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Eight Most Infamous Nollywood Stereotypes

In this month’s edition of things Nollywood is infamous for, the spotlight is on stereotypes.
November 12, 2023
8:23 pm
The Johnsons features Hausa gateman

You’d find some of the most notorious stereotypes in Nollywood, either depicting a group of people as they aren’t or giving some kind of legitimacy to already growing misconceptions.


In this article, we will delve into eight of the most infamous stereotypes in Nollywood.


It’s important that we greet these examples with as many laughs as frowns because while stereotypes can be sometimes comical, they often reinforce preconceived notions and biases about certain demographics, further leading to discrimination and, more often than not, injustice. Thus, a more nuanced look by our audience is much appreciated.


That being said…


A Hausa person must always man the gate-and his name must be Musa!

Nollywood has painted men from the Hausa tribe to be only good at one thing: guarding a gate. The name “Musa” has become synonymous with the fine art of gatekeeping. And it doesn’t stop there. They also bring a strong accent and acts of folly with them, making this the most heavily stereotyped role in Nollywood as dramatized, for instance, in “The Johnsons.”


Heart of Princess dramatizes telltale signs of pregnancy

Young ladies vomiting automatically means pregnancy

While there’s some scientific truth to it, Nollywood has made it a mainstay that a woman who conceives must puke as we find in “Heart of Princess.” And not just any woman, single young ladies because, somehow, married women are spared this phenomenon. Also don’t forget that shortly after throwing up, a maternal figure follows closely behind and turns to Ben Carson overnight, diagnosing pregnancy on the spot with pinpoint accuracy. At least they’re usually right.


Fear the mother inlaw in Upside Down

The Mother-in-law curse

Perhaps perfected by acts like Patience Ozokwor with a hallmark performance in “Upside Down,” the wicked mother-in-law is a classic from the Nollywood playbook.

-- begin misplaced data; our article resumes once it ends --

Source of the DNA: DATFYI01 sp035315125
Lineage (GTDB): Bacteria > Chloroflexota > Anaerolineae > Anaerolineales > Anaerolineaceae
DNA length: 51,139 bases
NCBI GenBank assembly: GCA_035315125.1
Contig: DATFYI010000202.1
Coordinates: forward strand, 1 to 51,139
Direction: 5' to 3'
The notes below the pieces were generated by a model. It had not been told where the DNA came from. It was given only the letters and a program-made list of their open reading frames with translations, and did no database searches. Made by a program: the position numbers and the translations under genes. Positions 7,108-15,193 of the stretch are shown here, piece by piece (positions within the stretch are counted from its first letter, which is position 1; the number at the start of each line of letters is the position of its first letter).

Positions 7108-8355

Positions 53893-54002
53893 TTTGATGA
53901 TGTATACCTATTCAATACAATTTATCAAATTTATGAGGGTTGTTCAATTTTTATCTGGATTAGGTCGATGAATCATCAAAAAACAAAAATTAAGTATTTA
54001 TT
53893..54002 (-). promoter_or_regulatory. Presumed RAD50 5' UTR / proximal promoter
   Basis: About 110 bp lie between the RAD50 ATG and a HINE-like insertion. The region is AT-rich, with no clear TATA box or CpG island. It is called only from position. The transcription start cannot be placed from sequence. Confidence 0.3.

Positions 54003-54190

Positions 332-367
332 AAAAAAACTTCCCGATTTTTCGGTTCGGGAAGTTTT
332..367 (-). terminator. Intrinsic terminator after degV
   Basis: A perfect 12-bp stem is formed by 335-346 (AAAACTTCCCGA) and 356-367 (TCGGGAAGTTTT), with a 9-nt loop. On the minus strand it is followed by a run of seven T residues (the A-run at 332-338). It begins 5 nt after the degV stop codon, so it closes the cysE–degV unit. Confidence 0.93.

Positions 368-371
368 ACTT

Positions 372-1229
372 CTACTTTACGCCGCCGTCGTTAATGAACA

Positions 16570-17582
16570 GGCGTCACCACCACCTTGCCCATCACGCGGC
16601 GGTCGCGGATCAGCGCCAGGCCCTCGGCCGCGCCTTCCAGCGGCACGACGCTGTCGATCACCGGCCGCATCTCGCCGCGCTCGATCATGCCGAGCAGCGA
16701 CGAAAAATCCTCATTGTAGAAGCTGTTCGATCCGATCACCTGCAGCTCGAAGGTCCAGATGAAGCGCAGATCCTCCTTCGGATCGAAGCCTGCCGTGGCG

As a mother-in-law, it’s your job to turn down a marriage especially if your son’s wife has failed to produce a child for him. If she has, but only females, that’s still a no for you. You want male grandchildren. And fast.


This has negatively affected the position of a mother-in-law in a family. One needs only to look at Patience Ozokwor in mother-in-law roles to understand why some Nigerian girls prefer guys with little to no ties with their mothers.


There must always be a village drunk. And he shows up at the ‘oddest’ of hours

What’s a Nigerian village without that one drunk who goes about setting an example of why alcohol is bad for your health?


Showing up at odd places and hours in the midst of conversations is his raison d’être and “Taboo” didn’t think that this behavior should be a taboo.


Princes marrying maids

Princes always fall in love with one of the maids

It may not be as severe as other examples in this list but, in Nollywood, the king’s son ends up marrying one of the palace maids. It’s Nollywood’s toned-down attempt at a “Disney princess” narrative, and this is not far-fetched when you watch “Palace Maid.”


As expected, his parents and betrothed – who somehow always has an appalling behavior –would object to his decision with all their might but, ultimately, they all succumb to the power of love. Wealth and poverty are like magnets whenever it is a royal film.


Any poisonous substance will definitely be white in color

It’s ironic how the substance some evildoers use to carry out their deadly affairs comes in immaculate white, creating a stark contrast between its deadly intent and its pure appearance.


It’s virtually impossible to name any Nollywood movie that includes poisoning another’s meal where the deadly allure isn’t pristine white. The message seems to be, “If ain’t white, it don’t work.” This picture-perfect symbolism is in “The Wedding Picture.”


Villains running mad in End of the Wicked

Diabolic folk always run mad at the end

Villains always get what they deserve one way or the other in literature and film. But Nollywood has a specific type of punishment for them: mental derailment, otherwise known as madness, which “End of the Wicked” exemplifies.


It’s almost as if Nollywood’s Karma has run out of penalties.


Doctor Adamu and his stethoscope

The most versatile weapon in the world is…a stethoscope

While it’s true that a Doctor’s most recognizable instrument is his stethoscope, to Nollywood it’s his ONLY tool, and this device is copiously on display in “Doctor Adamu.”


You can have COVID-19, diabetes, or even cancer and all the doctor has to do is place his magic tube under your left breast (where your heart is located) and the ailment instantly confesses.


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